Every year, the group Transparency International releases its Corruption Perception Index, which measures the perception of corruption – misuse of public resources, bribery, and backdoor deals, to name a few – in countries worldwide. On a scale of 0 (most corrupt) to 10 (least corrupt), no country scores a 10 and more than two-thirds of the 183 countries on the index score below a 5. The US comes in at 7.1. The index is built using data from surveys examining enforcement of anticorruption laws, tracking of public funds, kickbacks in government contracts, etc.
Criticism has been widespread since the Kenyan High Court issued an arrest warrant for Sudan's President Bashir, who is also the subject of an international arrest warrant.
Muslim Brotherhood's success isn't surprising, but rise of Egypt's ultraconservative Salafis is.
I-crop, a web-based program now undergoing tests, helps farmers reduce water waste by combining weather data and underground probes.
Eleven protesters in the British embassy attack were released last night. Britain is rallying Europe to clamp down hard on Iran.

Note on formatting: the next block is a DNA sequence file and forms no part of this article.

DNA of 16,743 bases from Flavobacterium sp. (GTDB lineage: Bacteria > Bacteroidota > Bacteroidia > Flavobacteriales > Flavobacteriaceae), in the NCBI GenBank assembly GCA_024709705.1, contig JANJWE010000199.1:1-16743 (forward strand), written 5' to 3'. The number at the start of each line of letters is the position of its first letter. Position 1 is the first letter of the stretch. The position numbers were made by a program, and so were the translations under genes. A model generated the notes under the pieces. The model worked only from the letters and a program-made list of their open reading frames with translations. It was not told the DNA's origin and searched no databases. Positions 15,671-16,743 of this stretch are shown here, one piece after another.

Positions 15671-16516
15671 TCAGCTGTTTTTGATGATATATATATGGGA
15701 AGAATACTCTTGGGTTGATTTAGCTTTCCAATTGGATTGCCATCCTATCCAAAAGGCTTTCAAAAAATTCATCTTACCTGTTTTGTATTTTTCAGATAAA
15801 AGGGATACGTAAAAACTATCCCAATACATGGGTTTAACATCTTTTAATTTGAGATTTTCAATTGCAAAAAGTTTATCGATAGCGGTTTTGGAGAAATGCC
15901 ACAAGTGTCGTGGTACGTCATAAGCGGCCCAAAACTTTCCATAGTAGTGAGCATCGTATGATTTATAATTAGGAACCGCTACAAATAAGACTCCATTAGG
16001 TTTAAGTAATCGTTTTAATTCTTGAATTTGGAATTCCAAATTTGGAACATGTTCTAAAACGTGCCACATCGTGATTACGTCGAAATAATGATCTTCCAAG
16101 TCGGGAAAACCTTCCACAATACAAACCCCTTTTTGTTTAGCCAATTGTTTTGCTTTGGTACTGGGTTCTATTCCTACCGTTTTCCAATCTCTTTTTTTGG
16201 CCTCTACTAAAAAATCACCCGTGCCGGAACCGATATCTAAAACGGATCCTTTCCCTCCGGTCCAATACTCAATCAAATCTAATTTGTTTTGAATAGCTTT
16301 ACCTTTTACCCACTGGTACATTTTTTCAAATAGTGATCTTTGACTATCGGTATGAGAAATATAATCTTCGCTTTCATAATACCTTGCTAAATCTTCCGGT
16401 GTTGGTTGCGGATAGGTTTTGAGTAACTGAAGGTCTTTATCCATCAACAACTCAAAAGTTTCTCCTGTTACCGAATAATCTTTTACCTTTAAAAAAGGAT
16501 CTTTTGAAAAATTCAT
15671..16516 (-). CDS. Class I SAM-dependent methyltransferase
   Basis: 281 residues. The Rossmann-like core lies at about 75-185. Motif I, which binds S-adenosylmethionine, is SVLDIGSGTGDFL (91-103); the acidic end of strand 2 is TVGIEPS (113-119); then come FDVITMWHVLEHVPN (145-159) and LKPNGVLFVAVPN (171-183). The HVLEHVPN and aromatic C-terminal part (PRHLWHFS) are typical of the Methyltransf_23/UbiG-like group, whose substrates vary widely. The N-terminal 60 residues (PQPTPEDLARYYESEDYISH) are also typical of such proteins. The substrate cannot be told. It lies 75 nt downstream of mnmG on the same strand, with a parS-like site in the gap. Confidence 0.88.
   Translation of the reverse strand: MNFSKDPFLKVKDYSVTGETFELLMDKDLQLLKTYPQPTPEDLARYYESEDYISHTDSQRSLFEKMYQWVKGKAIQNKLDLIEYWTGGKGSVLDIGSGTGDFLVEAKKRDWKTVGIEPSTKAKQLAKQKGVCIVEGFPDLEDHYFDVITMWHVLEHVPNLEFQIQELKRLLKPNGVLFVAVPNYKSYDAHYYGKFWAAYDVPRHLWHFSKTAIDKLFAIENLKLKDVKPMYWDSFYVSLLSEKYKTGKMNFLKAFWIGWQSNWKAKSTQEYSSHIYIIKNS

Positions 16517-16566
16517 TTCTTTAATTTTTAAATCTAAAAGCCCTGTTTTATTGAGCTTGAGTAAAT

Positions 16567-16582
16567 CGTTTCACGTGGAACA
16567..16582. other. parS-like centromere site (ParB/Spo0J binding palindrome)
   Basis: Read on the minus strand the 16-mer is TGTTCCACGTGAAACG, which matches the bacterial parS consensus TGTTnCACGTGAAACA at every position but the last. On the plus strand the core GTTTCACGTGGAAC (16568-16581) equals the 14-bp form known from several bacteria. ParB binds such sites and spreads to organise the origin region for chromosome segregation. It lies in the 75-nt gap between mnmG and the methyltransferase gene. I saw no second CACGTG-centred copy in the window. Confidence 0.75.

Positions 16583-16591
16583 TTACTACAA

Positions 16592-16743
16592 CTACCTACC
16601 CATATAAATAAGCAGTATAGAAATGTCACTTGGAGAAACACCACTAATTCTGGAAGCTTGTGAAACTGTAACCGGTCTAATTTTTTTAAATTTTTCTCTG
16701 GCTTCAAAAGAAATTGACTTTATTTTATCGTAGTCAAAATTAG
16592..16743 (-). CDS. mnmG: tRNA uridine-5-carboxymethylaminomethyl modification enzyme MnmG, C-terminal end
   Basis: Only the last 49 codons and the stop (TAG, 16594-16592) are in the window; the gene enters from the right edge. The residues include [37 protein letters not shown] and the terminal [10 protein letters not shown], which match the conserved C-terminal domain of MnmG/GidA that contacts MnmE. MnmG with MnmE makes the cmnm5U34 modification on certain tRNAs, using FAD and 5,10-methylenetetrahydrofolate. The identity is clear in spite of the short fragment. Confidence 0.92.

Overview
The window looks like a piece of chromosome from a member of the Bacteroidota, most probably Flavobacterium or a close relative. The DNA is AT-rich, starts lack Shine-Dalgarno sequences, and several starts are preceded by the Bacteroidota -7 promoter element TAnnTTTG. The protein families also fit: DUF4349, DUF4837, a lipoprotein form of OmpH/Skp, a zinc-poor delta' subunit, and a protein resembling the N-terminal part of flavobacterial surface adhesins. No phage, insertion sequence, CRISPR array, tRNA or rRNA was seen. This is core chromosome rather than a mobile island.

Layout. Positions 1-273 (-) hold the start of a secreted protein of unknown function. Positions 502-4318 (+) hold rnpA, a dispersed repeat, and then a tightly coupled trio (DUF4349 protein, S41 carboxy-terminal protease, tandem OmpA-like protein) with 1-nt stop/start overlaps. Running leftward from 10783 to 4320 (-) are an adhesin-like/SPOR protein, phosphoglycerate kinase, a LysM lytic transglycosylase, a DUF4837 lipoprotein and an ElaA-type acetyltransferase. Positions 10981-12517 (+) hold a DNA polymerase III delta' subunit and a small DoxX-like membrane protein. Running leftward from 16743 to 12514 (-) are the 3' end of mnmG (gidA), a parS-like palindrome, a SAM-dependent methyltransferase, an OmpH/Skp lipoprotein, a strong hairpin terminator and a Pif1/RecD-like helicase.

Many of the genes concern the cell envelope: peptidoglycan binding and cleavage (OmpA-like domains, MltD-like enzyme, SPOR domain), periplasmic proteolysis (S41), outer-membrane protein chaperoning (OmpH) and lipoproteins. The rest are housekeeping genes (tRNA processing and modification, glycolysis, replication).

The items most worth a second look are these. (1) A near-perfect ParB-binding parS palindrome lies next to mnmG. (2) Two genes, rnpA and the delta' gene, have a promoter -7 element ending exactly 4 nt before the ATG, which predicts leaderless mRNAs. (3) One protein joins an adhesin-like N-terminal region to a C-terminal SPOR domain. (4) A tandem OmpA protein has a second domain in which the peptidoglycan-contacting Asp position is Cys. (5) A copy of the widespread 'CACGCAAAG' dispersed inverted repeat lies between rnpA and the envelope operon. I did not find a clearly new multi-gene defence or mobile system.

The results from international public funding for AIDS treatment have been impressive, but the Global Fund has suspended new funding, and US papers give World AIDS Day a pass.
Today is the 176th birthday of Mark Twain, or as his parents knew him, Samuel L. Clemens. Twain is best known for his American fiction, including “Tom Sawyer,” but he was also an intrepid traveler and travel-writer who paved the way for the Bill Brysons of our day. In “Innocents Abroad" he wrote, “Travel is fatal to prejudice, bigotry, and narrow-mindedness, and many of our people need it sorely on these accounts. Broad, wholesome, charitable views of men and things cannot be acquired by vegetating in one little corner of the earth all one's lifetime.” Here are five delightful travel quotes from Twain's writings:
Farmers and scientists are going beyond the massive use of chemical fertilizers to find innovative methods to improve soils and yields.